He takes the time to get to know the people he works with. In fact, I first met him at work, many years ago.
He spends time with colleagues. He meets their families. And, he flies around the world when they get married, just because he cares about them. On top of doing a good job at work, he does a great job outside of work, and people remember that.

Most of all, he doesn’t rely on the internet to find his next job. He’s built up his contacts over the years. If he wants to find something new, he will reach out to the people he knows in the industry. They know him. They trust him. And, they want him to work for them.

What’s he’s doing is that he’s playing a different game than everyone else. He’s taken his job search offline. It’s a people game, rather than an internet game. Instead of optimizing his resume, he’s optimizing his professional network. And, it’s working!

Now, if only I could get my hands on that resume…

Angela Copeland is CEO and founder of Copeland Coaching and can be reached at CopelandCoaching.com or on Twitter at @CopelandCoach.

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Making friends as an adult

January 11, 2017 | Posted in Advice, Career Corner Column, Media, Networking | By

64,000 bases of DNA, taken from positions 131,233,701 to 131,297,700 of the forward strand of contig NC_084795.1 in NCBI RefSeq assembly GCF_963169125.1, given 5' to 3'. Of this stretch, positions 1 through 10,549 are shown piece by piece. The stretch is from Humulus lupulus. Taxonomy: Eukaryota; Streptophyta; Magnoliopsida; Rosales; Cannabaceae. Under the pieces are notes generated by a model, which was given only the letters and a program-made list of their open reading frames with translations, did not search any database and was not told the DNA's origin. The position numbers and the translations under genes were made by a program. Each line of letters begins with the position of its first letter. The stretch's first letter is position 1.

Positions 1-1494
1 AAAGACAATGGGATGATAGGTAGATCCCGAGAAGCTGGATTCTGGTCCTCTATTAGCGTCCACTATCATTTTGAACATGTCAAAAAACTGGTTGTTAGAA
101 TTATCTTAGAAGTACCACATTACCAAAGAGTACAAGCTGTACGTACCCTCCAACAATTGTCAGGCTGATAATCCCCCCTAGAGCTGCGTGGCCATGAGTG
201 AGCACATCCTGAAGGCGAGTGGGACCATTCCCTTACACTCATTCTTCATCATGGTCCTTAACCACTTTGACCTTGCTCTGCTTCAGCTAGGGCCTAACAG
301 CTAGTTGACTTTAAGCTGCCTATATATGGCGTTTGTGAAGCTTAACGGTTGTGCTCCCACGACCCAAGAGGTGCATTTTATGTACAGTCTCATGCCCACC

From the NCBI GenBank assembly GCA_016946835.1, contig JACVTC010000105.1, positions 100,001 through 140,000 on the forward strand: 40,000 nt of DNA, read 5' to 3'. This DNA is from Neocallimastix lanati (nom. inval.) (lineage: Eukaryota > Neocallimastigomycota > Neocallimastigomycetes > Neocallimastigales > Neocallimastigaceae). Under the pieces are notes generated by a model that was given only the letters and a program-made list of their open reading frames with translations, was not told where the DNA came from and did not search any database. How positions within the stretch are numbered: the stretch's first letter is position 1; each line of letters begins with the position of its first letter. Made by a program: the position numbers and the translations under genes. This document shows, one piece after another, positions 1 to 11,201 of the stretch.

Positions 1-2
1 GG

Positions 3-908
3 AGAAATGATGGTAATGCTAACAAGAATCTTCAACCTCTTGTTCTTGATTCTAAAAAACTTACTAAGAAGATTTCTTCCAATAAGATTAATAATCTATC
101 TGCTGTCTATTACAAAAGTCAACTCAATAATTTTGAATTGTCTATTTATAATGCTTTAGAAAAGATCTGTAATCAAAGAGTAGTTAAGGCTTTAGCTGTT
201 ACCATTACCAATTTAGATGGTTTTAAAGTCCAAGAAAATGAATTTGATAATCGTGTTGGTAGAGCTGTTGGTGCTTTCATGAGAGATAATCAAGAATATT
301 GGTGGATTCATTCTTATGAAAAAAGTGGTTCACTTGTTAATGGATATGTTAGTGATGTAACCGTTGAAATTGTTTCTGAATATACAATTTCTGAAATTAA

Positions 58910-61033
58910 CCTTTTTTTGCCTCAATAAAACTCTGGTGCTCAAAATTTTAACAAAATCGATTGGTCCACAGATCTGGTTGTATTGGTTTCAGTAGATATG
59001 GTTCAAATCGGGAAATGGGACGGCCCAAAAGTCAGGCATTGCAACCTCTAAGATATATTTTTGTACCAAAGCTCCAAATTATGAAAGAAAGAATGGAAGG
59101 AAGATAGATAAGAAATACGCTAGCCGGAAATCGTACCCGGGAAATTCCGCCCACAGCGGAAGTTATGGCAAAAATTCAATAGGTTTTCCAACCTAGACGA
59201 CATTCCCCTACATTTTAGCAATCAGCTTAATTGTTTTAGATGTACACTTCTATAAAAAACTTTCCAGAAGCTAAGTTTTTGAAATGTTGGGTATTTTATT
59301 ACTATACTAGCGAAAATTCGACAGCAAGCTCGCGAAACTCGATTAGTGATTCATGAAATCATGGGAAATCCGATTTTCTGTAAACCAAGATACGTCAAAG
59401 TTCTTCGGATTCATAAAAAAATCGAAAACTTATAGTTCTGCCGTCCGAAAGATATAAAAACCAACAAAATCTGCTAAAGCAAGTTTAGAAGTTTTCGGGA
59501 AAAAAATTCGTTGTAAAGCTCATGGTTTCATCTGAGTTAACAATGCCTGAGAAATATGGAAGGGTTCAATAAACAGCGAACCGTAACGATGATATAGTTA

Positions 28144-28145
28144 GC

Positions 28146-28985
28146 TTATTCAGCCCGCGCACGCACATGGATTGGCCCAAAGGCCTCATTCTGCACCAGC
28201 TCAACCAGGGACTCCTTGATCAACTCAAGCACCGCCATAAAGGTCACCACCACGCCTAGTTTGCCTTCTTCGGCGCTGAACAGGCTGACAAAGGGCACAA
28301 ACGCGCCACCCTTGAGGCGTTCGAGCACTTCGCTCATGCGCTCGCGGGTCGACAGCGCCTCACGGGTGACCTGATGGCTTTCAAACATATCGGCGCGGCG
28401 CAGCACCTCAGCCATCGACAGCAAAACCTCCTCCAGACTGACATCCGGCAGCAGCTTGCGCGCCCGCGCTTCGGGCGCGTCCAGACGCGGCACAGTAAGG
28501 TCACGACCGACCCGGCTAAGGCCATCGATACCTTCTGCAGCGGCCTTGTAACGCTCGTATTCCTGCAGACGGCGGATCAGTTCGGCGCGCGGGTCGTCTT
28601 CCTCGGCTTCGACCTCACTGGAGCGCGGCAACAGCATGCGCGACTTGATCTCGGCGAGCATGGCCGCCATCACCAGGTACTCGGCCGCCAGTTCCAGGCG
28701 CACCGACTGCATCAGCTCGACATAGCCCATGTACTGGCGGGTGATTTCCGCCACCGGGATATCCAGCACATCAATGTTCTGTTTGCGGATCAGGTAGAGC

The title of this column sounds a little strange at first glance. But, if you’ve ever tried to make friends as an adult, you know this is a big deal. And, it’s not just because it’s important to have friends. The friends you have as an adult can have a major impact to your career.

Just last week, I met with a job seeker whose best friend helped him to land a job at a large, well-known corporation. The friend was by his side through the entire interview process, giving tips along the way. There’s just absolutely no substitute for this.

The problem is, as children, friends are almost served up to us on a silver platter. First, we have friends from our homeroom class. When we begin to play sports or join scouts, we have friends there. In high school, there are extracurricular activities.